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No more billboards can be erected along large parts of S.C. 9 and U.S. 521 for the next year.
County Council approved final reading of an ordinance Monday that imposes the one-year moratorium on issuing of permits to erect new billboards. It restricts new billboard construction on S.C. 9, from the Chester County line to the western boundary of the city of Lancaster, and on U.S. 521, from the city of Lancaster to the North Carolina border.
Lancaster resident Randy Collins voiced his opposition to the moratorium.
“I know you do a lot of good things for a lot of good people, but I wanted to make sure I got it on the record. I think this billboard moratorium is bad,” Collins said.
Collins said halting the creation of new billboards can hurt sign installers and maintenance crews, as well as salespeople.
“The biggest thing you eliminate is all the business that won’t be advertised and all the products that won’t be sold because of a lack of advertising,” Collins said. “I want you to think of that, even if you don’t want to think of it.”
The moratorium does not affect billboards that are already standing. The advertisements on them may be changed out.
Council Chairman Rudy Carter said he hasn’t heard much reaction from the public, but said some people seem to be misinformed. The moratorium won’t be used to eliminate all billboards, but will instead allow county officials time to analyze the proper locations to allow billboards.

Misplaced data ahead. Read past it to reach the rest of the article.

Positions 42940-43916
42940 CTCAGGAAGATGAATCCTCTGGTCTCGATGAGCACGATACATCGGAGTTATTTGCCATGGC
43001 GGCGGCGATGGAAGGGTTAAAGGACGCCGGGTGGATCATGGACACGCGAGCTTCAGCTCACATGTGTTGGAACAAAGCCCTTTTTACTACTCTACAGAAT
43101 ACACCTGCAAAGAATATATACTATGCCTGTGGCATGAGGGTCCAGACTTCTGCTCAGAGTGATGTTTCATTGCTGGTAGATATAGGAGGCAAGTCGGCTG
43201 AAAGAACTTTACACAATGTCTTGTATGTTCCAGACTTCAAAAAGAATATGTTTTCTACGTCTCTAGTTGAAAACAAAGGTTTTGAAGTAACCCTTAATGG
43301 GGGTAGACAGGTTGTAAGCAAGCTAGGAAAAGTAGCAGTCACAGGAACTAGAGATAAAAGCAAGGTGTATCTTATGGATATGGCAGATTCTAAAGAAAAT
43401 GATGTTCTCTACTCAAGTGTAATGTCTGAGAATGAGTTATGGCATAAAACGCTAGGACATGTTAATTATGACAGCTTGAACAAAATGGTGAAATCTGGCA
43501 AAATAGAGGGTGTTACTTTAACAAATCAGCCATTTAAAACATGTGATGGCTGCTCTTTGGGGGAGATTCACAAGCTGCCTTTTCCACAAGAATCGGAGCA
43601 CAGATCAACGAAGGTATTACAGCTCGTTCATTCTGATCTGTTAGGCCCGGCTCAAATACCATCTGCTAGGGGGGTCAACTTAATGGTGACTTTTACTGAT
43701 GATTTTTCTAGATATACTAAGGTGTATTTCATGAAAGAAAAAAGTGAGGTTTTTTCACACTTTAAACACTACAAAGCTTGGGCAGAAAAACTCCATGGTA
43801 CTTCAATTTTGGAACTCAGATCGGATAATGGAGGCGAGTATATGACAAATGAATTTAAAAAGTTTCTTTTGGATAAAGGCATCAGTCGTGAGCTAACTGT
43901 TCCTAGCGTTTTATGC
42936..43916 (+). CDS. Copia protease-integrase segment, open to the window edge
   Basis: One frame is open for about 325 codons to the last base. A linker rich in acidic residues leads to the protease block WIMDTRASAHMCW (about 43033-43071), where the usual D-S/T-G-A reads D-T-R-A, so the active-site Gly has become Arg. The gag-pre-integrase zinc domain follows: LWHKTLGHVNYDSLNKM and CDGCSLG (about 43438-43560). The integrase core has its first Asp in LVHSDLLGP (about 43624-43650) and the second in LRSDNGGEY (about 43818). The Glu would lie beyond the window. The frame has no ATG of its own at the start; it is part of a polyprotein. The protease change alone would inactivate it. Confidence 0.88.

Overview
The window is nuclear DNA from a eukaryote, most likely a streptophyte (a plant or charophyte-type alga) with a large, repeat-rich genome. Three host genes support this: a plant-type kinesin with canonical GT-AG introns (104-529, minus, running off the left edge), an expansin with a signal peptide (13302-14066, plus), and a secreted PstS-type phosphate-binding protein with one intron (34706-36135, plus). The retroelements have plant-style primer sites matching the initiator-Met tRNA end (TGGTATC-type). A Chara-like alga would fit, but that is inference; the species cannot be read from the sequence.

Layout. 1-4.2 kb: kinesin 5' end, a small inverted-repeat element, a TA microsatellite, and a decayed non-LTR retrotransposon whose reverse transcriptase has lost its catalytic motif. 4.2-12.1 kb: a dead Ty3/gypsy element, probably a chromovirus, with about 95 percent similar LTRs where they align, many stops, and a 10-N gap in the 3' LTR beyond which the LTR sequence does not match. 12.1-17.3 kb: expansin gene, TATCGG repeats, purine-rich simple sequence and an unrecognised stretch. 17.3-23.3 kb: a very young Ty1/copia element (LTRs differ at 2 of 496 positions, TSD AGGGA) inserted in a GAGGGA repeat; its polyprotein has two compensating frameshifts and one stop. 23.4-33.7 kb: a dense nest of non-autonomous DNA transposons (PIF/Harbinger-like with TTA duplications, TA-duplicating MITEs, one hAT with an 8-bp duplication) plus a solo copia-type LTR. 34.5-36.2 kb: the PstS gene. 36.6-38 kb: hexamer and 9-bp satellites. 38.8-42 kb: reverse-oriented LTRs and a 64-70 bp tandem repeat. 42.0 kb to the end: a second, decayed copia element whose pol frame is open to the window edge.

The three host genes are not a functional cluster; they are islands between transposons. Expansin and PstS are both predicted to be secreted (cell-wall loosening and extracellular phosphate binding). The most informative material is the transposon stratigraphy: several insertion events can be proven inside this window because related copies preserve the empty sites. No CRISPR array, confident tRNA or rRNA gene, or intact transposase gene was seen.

“I think it’s quite appropriate for what we’re trying to do,” Carter said. “I’m not certain it’s the answer, but at least we’ll have time to think it over.”
He said the moratorium will only last for one year or until the U.S. 521/S.C. 9 corridor study is complete. The study is looking at traffic and land-use issues on the busy highways. The study includes an examination of billboards on those corridors.
Carter said it’s important that the county have a handle on the placement of new billboards. Once they are erected, the county cannot simply force billboard owners to dismantle their signs. State law would require the county to pay the owner 20 years of rent for the billboard before having the owner dismantle the signage, Carter said.
“Once the decision is made on a billboard, you can’t go back and change it,” he said.
u Moved final reading of an ordinance about the exchange of land for Roy Hardin Park in Indian Land to a later date. County Administrator Steve Willis said attorneys are still working to finalize the details of the exchange. The paperwork should be ready by the next meeting, Willis said.
u Voted 4-2 to approve a resolution that allows council to partner with York County Council in submitting an application for funding to the State Infrastructure Bank. Funds will be sought for the proposed extension of Dave Lyle Boulevard from York County. Councilmen Cotton Cole and Jack Estridge dissented.
Contact reporter Chris Sardelli at email@example.com or at (803) 416-8416